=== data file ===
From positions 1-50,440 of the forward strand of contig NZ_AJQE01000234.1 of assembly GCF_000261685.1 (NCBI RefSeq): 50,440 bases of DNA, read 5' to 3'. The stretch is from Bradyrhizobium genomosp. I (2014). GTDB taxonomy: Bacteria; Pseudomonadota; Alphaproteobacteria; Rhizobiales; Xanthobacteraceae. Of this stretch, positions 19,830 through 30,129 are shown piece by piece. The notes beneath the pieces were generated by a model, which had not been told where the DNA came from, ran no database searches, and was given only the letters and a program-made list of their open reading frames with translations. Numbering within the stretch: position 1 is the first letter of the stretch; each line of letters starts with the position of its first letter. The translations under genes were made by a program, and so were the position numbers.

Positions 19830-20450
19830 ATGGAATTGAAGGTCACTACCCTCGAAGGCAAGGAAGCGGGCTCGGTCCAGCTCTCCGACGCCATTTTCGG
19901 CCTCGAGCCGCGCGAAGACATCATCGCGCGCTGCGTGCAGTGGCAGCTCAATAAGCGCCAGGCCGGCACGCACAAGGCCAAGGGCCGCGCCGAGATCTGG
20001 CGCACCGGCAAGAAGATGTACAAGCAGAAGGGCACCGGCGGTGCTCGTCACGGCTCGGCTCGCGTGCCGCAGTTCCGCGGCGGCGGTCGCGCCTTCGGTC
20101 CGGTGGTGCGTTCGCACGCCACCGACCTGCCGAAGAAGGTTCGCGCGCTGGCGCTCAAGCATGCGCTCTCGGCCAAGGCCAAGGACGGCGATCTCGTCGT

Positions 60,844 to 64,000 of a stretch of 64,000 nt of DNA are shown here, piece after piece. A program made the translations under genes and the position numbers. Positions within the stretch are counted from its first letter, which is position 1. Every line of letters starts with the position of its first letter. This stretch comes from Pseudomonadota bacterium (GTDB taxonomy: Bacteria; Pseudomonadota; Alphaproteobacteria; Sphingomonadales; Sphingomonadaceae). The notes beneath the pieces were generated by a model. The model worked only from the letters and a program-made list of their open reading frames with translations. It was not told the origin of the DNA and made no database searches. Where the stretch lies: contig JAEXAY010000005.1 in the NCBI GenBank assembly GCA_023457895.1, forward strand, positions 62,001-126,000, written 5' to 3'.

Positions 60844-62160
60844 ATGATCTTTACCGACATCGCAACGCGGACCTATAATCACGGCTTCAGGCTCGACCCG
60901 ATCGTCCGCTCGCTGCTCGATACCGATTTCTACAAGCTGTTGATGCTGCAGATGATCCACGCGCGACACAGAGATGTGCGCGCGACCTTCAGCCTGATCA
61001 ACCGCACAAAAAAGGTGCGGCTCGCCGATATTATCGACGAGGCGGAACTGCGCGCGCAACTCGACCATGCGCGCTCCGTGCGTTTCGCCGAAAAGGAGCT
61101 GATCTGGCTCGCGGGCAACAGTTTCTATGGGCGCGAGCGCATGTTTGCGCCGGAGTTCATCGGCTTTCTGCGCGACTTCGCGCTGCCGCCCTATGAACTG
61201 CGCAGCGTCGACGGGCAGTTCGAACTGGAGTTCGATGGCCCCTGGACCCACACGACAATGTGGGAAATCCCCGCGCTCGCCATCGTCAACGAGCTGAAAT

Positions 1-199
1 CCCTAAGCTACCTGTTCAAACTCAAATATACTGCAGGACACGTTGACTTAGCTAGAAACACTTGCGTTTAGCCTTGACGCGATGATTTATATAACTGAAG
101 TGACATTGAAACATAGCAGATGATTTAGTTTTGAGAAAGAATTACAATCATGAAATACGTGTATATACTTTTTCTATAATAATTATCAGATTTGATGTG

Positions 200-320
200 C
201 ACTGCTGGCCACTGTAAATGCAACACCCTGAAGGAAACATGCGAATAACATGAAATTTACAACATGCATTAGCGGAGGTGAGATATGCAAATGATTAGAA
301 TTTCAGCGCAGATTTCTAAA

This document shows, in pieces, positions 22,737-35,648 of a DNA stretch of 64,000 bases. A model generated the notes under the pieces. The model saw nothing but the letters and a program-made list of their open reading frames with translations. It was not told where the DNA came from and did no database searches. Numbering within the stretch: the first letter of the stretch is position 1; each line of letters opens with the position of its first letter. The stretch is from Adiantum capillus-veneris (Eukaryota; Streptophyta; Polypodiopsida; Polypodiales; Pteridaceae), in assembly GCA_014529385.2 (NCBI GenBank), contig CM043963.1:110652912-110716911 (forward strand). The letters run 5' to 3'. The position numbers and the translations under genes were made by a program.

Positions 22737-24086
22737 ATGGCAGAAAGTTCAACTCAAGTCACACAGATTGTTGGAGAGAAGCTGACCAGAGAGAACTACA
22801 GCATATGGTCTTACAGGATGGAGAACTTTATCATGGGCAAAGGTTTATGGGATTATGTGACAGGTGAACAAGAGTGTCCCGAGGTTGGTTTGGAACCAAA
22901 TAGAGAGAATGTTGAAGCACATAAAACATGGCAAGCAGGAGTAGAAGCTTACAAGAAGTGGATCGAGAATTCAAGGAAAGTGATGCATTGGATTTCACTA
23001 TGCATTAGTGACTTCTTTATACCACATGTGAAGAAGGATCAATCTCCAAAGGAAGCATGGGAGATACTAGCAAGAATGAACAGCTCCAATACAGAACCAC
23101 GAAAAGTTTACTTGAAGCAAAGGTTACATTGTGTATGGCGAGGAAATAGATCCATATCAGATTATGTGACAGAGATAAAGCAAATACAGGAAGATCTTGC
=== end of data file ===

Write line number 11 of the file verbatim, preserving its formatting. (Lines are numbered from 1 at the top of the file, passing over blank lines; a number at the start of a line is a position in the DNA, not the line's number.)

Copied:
61001 ACCGCACAAAAAAGGTGCGGCTCGCCGATATTATCGACGAGGCGGAACTGCGCGCGCAACTCGACCATGCGCGCTCCGTGCGTTTCGCCGAAAAGGAGCT